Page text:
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OAS member states urged to speed up review of Inter-American Convention Against Corruption

Transparency International calls on OAS General Assembly meeting to accelerate timetable for first round of evaluations of Convention to bring deadline for completion forward to 31 December 2003

'It is time to accelerate progress in the fight against corruption in the Americas,' said Transparency International (TI), the not-for-profit anti-corruption organization, in an appeal to members of the Organization of American States, who meet on 2-4 June 2002 at the OAS General Assembly in Bridgetown, Barbados.

At the Third Summit of the Americas in Quebec in April 2001, heads of state recognized that: "corruption undermines core democratic values, challenges political stability and economic growth, and thus threatens vital interests in our Hemisphere."

Yet, six years after the Inter-American Convention Against Corruption was adopted, several states, including Brazil, have still not ratified it, and a follow-up process to evaluate implementation is only now getting underway. Moreover, at the current pace of reviewing the implementation of the Convention, many more years will pass before even one review of the key commitments is completed.

In a letter to the OAS Secretary General, César Gaviria, dated 17 May 2002 (attached at the end of this release), TI expressed concern that this slow pace threatens to "undermine support for the Convention and the credibility of the follow-up process".

TI urges the member-states to make a commitment to take the following steps:

  • Accelerate the timetable for the first round of evaluations to bring the deadline for completion forward to 31 December 2003 instead of late 2004. Complete a review of countries' progress on all key commitments for a report to the next Summit of the Americas, currently anticipated in 2005.
  • Show the necessary political will and, together with multilateral financial institutions, provide the resources that are urgently needed for an effective and timely evaluation process.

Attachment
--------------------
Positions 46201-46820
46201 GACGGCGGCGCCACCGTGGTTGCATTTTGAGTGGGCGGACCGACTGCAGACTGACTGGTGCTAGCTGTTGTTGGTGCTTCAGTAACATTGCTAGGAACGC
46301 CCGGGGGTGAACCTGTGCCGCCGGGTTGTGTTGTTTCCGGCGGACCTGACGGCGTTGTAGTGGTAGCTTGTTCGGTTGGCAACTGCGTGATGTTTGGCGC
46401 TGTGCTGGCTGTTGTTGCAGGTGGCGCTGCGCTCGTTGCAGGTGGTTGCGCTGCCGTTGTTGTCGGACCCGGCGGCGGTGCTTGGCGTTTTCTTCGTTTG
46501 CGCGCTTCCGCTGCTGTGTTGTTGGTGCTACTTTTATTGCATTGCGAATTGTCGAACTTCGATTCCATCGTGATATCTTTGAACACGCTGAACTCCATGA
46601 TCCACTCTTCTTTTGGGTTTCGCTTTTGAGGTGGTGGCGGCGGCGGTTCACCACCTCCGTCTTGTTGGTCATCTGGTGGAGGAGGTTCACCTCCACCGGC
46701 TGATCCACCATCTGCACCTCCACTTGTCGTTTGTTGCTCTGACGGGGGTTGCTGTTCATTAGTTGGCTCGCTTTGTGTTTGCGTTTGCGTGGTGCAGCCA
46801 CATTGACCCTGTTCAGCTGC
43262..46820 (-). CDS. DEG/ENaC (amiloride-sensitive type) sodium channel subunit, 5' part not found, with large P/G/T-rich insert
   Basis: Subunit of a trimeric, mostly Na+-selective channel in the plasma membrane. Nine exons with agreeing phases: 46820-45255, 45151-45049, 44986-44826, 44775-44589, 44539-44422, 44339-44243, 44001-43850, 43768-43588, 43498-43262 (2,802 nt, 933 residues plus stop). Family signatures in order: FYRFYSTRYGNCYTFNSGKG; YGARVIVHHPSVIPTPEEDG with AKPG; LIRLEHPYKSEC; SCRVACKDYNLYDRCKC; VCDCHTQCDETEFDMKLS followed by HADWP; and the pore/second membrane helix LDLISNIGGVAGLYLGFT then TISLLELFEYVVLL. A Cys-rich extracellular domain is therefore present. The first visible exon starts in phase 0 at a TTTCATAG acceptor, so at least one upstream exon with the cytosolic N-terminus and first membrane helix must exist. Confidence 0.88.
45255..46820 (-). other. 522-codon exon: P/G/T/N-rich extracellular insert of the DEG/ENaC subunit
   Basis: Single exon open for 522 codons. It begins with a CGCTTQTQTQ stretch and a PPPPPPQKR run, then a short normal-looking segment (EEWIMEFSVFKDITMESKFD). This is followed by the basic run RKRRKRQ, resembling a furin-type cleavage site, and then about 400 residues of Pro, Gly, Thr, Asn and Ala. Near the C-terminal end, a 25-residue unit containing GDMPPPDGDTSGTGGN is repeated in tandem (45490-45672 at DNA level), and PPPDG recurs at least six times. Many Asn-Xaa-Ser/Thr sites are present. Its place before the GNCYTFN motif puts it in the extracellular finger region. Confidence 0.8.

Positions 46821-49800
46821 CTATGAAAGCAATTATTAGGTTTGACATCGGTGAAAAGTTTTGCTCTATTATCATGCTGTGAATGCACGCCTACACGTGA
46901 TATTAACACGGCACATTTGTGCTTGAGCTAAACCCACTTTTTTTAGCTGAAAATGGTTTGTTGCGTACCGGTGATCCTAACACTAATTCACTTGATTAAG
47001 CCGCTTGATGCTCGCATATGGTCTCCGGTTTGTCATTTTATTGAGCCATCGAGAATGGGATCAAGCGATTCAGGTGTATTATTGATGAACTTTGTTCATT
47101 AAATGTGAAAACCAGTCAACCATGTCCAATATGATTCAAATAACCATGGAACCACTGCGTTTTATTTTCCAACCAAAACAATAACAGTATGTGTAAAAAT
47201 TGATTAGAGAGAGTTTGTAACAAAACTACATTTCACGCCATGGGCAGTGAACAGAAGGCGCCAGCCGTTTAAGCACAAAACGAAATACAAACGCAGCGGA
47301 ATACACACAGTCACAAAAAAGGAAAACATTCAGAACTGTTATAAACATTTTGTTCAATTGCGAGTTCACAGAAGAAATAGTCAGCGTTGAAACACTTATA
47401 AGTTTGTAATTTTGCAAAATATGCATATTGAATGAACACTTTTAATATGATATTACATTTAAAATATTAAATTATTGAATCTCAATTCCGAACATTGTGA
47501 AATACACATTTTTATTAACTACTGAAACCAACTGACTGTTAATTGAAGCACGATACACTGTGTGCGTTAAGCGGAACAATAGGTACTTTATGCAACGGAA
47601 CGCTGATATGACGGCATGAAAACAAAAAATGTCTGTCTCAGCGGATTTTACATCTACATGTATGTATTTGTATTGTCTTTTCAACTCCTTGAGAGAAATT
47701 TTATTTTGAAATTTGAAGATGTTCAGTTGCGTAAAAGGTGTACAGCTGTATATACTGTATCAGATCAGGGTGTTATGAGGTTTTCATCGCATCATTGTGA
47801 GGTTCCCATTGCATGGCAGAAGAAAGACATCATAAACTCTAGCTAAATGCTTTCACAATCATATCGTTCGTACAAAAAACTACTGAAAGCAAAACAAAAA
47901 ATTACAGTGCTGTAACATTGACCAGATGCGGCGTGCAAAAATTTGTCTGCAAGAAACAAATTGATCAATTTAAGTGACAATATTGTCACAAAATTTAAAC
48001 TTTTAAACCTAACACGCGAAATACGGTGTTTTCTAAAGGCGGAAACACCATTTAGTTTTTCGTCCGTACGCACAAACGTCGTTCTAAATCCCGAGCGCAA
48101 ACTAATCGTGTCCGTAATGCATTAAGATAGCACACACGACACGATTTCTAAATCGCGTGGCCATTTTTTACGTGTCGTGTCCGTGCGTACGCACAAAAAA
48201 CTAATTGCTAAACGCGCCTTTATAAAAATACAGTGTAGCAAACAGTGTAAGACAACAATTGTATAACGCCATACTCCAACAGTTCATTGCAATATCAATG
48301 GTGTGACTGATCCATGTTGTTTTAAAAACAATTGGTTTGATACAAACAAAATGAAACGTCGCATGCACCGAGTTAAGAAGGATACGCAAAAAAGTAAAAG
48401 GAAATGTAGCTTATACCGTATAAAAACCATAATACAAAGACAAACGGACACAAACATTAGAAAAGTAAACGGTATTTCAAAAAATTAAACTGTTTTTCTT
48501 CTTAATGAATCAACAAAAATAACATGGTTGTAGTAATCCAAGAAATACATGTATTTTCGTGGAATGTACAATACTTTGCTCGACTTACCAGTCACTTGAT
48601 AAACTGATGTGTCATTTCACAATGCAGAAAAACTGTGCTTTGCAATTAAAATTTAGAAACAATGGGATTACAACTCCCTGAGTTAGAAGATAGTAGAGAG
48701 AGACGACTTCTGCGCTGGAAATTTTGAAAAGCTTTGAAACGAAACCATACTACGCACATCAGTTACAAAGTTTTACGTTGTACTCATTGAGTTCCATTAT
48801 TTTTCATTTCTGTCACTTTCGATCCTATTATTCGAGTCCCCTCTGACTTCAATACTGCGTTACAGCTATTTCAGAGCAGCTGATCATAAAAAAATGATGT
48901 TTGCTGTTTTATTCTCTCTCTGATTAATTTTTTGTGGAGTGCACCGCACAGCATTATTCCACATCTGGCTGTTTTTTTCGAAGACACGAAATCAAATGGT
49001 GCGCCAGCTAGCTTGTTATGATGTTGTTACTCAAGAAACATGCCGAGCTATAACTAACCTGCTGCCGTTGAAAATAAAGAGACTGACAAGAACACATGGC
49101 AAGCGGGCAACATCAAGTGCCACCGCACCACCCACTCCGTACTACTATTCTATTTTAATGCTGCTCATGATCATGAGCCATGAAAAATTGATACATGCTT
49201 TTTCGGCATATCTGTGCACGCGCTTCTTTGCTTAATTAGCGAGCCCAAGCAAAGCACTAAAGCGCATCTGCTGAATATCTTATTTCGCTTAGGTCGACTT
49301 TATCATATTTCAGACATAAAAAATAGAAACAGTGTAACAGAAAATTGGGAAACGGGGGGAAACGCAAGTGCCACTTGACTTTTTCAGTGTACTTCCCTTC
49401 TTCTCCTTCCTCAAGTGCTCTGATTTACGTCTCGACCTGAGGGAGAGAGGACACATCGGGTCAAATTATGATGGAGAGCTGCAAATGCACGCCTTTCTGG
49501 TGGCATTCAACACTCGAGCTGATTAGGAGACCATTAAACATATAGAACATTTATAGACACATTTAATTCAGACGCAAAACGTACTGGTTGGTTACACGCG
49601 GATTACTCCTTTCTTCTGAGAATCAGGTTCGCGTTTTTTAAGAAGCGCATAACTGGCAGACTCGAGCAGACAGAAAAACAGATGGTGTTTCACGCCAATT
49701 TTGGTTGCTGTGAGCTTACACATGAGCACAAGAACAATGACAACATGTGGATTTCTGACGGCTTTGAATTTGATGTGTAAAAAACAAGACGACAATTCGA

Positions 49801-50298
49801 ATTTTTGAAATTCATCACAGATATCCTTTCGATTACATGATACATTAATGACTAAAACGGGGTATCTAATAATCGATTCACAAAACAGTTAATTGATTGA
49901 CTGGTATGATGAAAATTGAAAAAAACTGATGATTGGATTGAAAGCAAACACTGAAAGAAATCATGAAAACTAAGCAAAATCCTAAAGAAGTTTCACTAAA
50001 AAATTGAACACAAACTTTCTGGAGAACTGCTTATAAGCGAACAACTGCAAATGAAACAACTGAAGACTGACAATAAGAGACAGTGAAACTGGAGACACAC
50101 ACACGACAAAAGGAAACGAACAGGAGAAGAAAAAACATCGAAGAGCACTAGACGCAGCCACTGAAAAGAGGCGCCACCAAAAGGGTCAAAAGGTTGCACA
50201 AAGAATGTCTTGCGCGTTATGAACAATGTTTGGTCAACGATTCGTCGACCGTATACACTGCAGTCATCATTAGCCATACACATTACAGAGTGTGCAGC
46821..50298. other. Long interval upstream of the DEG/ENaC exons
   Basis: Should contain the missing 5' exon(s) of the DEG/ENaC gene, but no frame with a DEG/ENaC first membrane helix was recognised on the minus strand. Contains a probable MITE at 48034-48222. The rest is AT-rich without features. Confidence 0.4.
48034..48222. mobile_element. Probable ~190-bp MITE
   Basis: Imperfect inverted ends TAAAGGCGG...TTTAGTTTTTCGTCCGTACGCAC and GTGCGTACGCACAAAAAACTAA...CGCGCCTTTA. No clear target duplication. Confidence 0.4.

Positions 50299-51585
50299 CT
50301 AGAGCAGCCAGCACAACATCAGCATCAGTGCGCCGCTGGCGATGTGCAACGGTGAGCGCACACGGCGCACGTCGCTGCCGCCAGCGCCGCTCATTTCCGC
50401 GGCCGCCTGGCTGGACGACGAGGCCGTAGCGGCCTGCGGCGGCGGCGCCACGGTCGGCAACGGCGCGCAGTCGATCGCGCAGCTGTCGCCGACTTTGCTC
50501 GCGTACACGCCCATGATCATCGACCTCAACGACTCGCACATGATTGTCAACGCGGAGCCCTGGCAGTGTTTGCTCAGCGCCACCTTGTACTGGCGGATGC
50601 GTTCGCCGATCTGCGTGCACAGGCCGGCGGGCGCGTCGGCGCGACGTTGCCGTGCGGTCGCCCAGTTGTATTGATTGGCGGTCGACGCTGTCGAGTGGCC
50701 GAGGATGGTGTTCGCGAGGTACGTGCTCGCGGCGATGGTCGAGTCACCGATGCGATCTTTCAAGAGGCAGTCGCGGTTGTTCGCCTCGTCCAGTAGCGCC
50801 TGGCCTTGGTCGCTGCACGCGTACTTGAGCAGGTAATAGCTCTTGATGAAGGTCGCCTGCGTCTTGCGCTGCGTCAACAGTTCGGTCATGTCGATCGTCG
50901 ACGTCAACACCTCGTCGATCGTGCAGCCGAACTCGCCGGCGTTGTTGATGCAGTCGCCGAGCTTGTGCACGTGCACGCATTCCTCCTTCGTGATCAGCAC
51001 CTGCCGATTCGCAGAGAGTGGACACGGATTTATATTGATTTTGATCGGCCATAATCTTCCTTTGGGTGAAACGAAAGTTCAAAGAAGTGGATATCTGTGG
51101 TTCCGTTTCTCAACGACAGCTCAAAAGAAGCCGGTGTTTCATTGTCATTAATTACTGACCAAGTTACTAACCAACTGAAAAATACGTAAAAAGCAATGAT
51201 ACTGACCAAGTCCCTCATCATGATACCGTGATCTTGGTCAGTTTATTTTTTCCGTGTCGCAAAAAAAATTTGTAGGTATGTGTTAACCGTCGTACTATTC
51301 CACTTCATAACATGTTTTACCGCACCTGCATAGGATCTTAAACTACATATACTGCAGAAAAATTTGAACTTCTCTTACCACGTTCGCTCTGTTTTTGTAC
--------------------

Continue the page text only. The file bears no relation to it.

The OAS is to be commended for its efforts to make information available on its web site ( and for opening meetings to civil society. As the process moves forward, it is

critical that all countries share information with citizens on how they have implemented the convention and that they provide opportunities for citizens to provide candid, credible and independent evaluations. TI Chairman Peter Eigen underscored that "the key to an effective fight against corruption is participation by civil society and the private sector. Their objective assessment and active involvement is essential to begin the transition from legal obligations to actual reform, including changes in practice and behavior."

Transparency International national chapters across the Americas have supported a regional anti-corruption effort since the 1994 Summit of the Americas. They view the Convention as an important roadmap for reform and have supported the OAS efforts to promote implementation and enforcement.

TI chapters, including chapters from Mexico, Costa Rica, Ecuador, Chile, Argentina, USA, and Canada, have just met in Mexico to define a common strategy on how to accompany the OAS efforts to promote reform and review progress. This work is being carried out in cooperation with other professional organizations in the different countries.


The Inter-American Convention Against Corruption sets out a road map for a comprehensive attack on corruption. It commits the member-states of the OAS to: criminalize a wide range of corrupt acts; step up enforcement; enhance legal and judicial cooperation; and strengthen preventive measures, such as codes of conduct for public officials, disclosure of assets, and whistleblower protection.

The TI chapters in the Americas have taken a constructive approach to cooperation with the OAS in order to make the regional convention enforceable. In 1999, for instance, together with the Inter-American Bar Association and the American University, TI organized a "Roundtable of Experts", which provided insight into monitoring instruments used in other international agreements, and their relevance and implications for taking similar action in the case of the region's Convention. In 2000 TI-Ecuador and TI-Chile prepared a report regarding the changes needed in their national legislation to meet the requirements of the above-mentioned Convention. TI has also submitted a series of recommendations and comments on the methodology and questionnaire of the first round of evaluation - available at .

Appendix: Letter from TI chapters of the Americas to OAS Secretary General, César Gaviria, 17 May 2002.

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Tel: +49-30-3438 2045
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Programme Officer for Latin America
Jessica Berns
Tel: +49-30-3438 2045/2060

Managing Director, TI-USA Nancy Zucker Boswell
Tel: +1 202 296 7730